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Artists call for reforms to Chinese art charity ‘entrenched’ in racism

28 May 2021 News

Artists of Chinese heritage say they have lost faith in a gallery where there is an “entrenched acceptance of racist attitudes” and urged funders to withdraw support. 

In a paper setting out concerns about the Centre for Chinese Contemporary Art (CFCCA) the group outline experiences of racism and say that the charity’s mainly white leadership has been reluctant to tackle the problem. 

The seven artists had been brought in by CFCCA last year as part of an Artists Working Group (AWG) to help the charity with a Revisioning project. 

In its report published last week the AWG said: “It has become clear to us that we are dealing with an organisation that dysfunctionally avoids, dodges and spins issues that need to be tackled honestly, directly and quickly.”

This Revisioning project was set up last year after an artist, JJ Chan, withdrew from an exhibition citing the dominance of white people at the organisation.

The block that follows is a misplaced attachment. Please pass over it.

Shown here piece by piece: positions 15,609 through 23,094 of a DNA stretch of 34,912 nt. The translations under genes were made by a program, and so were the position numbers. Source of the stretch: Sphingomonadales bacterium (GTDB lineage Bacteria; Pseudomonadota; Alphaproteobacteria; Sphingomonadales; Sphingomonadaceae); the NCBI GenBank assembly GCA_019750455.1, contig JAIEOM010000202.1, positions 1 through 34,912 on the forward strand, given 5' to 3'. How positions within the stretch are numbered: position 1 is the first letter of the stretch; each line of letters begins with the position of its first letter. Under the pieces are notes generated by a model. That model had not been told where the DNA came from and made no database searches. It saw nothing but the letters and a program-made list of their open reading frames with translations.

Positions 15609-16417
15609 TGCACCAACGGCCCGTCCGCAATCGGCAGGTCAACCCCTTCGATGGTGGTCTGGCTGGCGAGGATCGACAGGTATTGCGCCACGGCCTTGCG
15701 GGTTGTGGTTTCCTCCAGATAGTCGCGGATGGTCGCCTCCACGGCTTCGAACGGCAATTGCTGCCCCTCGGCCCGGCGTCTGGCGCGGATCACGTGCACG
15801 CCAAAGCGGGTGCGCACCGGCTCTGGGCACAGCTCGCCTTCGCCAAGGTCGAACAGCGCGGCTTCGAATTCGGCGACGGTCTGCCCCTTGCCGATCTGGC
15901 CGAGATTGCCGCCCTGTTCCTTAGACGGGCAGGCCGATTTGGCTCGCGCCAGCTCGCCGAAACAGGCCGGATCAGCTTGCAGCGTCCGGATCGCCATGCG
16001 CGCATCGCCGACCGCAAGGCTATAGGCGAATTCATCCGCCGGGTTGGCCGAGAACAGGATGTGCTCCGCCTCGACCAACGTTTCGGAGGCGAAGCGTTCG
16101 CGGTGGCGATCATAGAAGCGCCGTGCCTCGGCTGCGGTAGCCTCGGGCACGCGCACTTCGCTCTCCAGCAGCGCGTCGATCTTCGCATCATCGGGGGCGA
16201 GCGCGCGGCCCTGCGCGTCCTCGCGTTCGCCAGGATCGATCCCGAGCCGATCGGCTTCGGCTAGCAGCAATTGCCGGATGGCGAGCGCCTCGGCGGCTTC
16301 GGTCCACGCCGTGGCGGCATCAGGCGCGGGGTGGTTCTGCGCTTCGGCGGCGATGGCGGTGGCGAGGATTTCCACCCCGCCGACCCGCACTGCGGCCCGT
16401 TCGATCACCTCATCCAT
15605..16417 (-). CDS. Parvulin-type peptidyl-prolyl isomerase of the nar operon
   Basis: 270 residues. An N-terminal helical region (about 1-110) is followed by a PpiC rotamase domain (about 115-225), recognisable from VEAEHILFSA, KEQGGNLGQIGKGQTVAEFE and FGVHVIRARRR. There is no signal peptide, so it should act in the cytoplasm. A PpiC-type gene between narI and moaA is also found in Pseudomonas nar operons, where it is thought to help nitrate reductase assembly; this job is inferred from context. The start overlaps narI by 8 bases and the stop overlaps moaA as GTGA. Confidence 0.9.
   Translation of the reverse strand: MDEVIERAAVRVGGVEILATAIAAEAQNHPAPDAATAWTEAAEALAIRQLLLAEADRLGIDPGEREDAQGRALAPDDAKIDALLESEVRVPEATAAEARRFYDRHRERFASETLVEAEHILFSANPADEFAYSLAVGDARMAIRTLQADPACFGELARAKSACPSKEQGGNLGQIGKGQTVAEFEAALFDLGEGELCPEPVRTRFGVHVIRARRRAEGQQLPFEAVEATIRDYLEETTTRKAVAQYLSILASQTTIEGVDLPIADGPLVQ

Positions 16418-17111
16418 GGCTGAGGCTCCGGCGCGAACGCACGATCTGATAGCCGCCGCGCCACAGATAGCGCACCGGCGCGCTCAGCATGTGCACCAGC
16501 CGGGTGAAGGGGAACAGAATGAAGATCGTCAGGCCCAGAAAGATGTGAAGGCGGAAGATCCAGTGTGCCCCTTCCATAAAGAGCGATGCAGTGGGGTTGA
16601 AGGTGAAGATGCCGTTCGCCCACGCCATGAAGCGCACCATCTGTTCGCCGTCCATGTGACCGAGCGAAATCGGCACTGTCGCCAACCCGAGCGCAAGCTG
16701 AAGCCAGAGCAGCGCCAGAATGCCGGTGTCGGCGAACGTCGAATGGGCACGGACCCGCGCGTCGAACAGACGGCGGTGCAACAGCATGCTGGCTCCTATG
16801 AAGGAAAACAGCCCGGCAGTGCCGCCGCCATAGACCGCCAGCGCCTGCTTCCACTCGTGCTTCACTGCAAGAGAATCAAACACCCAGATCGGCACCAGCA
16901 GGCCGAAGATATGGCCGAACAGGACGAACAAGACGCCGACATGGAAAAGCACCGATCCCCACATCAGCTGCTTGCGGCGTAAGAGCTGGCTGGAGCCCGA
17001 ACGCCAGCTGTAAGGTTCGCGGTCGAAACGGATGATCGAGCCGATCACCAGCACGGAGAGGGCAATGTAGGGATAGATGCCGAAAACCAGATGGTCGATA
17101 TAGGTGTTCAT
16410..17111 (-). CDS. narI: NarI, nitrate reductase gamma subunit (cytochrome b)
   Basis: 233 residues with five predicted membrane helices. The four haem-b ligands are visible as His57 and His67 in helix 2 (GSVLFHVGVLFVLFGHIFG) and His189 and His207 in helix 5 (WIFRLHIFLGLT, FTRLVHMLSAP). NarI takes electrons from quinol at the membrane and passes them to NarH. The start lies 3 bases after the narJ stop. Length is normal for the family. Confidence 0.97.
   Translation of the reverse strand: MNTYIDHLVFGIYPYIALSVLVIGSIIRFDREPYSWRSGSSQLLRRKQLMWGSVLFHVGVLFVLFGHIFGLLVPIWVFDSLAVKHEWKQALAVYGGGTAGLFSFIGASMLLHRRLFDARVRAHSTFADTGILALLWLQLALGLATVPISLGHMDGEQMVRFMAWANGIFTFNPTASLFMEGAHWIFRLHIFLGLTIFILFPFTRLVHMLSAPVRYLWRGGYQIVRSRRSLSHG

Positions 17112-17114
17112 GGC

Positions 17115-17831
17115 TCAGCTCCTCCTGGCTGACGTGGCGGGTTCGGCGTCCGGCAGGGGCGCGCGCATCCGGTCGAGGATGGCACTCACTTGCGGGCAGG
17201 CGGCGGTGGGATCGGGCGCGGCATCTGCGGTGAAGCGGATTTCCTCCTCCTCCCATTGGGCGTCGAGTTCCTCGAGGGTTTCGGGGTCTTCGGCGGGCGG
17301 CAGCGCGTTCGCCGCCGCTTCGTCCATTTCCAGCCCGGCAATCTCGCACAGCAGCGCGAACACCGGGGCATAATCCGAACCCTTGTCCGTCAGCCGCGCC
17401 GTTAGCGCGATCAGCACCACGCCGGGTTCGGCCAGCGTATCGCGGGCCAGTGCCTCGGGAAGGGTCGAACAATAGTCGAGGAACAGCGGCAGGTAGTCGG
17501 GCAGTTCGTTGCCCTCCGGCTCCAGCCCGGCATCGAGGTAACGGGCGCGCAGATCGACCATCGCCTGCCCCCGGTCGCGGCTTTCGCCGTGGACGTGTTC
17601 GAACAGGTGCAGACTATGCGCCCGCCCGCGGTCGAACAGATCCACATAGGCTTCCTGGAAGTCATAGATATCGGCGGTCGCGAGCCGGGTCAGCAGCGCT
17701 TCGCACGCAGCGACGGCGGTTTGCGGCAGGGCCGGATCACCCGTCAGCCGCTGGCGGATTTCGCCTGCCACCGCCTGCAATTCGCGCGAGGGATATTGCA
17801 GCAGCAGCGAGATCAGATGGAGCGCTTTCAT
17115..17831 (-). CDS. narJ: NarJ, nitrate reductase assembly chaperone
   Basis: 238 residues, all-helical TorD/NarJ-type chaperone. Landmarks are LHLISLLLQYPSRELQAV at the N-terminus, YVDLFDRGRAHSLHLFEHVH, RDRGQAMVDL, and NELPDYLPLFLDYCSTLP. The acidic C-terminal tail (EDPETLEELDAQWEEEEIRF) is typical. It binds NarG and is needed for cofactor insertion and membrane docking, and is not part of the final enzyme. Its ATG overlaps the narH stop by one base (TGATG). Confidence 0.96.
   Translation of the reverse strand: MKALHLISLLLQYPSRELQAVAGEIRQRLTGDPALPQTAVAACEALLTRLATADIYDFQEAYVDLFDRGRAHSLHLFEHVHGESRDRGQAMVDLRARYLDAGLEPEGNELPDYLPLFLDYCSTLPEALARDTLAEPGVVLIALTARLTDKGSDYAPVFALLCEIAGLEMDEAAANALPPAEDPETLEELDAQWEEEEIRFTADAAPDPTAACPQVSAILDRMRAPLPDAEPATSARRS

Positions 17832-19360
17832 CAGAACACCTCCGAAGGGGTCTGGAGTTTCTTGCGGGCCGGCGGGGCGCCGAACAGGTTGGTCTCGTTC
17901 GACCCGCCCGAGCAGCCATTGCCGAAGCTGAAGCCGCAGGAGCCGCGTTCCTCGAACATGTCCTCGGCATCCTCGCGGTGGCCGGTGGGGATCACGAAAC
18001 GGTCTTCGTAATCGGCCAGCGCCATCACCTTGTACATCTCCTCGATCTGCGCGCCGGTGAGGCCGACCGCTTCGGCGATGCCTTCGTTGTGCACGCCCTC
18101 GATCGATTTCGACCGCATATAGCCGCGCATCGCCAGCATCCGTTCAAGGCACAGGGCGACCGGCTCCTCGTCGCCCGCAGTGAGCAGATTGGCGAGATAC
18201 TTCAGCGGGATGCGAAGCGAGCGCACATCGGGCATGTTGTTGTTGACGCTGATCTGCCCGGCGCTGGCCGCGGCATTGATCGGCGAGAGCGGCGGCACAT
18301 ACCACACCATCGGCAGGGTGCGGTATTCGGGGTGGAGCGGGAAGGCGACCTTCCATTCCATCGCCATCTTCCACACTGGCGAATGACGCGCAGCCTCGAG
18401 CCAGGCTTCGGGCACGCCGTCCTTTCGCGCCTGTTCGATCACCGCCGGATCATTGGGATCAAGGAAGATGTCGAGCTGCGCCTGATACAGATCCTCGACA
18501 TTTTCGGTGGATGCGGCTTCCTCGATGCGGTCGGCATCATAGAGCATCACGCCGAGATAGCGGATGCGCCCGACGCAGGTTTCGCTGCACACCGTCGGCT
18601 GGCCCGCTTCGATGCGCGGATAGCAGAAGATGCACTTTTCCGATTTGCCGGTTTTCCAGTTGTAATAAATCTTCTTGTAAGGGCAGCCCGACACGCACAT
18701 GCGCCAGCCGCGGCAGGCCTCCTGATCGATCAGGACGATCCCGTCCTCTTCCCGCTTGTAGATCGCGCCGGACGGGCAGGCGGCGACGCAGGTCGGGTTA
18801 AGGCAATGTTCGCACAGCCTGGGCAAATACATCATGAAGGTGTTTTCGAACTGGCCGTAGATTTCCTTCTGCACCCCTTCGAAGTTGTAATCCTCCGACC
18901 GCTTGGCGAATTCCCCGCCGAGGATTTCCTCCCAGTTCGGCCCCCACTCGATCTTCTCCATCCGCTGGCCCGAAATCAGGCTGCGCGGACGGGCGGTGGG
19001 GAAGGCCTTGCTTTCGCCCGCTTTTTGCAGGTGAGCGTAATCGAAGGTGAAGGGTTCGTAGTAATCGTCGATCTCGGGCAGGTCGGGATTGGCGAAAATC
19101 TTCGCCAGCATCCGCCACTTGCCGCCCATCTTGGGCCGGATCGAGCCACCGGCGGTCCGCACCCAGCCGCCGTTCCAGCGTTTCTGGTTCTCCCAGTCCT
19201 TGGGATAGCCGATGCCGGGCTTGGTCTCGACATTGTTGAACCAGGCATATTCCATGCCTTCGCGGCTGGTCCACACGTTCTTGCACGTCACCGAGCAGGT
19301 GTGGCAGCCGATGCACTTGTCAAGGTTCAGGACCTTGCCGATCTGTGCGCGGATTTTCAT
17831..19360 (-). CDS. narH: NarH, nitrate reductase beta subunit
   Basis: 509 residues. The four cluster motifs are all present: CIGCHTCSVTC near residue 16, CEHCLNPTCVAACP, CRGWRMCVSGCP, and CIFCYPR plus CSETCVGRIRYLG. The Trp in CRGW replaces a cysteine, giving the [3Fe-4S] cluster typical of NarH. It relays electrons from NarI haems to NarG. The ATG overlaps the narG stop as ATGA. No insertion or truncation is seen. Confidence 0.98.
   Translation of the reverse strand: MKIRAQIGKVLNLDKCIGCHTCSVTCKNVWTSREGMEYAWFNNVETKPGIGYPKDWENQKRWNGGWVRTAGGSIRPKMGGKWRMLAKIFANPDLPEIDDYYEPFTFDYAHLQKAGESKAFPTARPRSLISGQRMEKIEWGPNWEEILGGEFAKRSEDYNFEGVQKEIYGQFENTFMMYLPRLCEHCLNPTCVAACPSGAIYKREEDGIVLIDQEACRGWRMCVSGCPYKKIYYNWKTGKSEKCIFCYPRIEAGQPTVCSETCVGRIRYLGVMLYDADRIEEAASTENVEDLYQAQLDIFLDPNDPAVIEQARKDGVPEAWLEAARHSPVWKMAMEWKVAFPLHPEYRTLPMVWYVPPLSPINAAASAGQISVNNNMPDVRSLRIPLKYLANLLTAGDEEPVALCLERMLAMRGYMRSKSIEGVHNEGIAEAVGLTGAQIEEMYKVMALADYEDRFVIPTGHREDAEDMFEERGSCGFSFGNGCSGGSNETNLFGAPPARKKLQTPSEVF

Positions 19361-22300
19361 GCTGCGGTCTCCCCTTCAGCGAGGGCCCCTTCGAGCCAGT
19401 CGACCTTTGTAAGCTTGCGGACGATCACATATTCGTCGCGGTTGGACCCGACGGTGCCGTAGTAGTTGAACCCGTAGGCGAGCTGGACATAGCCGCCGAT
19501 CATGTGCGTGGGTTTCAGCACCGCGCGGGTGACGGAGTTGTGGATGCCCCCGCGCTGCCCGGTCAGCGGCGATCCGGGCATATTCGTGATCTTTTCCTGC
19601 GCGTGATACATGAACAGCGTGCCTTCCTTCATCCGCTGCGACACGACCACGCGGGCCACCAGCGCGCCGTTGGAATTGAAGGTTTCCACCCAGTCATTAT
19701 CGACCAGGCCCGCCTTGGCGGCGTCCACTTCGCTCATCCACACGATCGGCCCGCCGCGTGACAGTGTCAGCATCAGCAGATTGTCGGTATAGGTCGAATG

In a statement CFCCA said that the project is on hold while it appoints a new chair. It added that the organisation is “listening intently to the criticisms around representation”.

Meanwhile, the Arts Council England, which is the charity’s main funder, said it has urgently contacted CFCCA.  

Hundreds sign petition 

The AWG’s report says there is an “entrenched acceptance of racist attitudes”. It also accuses a board member of “verbalising this false belief in the meeting, ‘there were no qualified Chinese or curators/employees of colour in the job market’”.

It explains that “exposure to this and other racially insensitive comments, behaviours or attitudes throughout this process caused us harm”.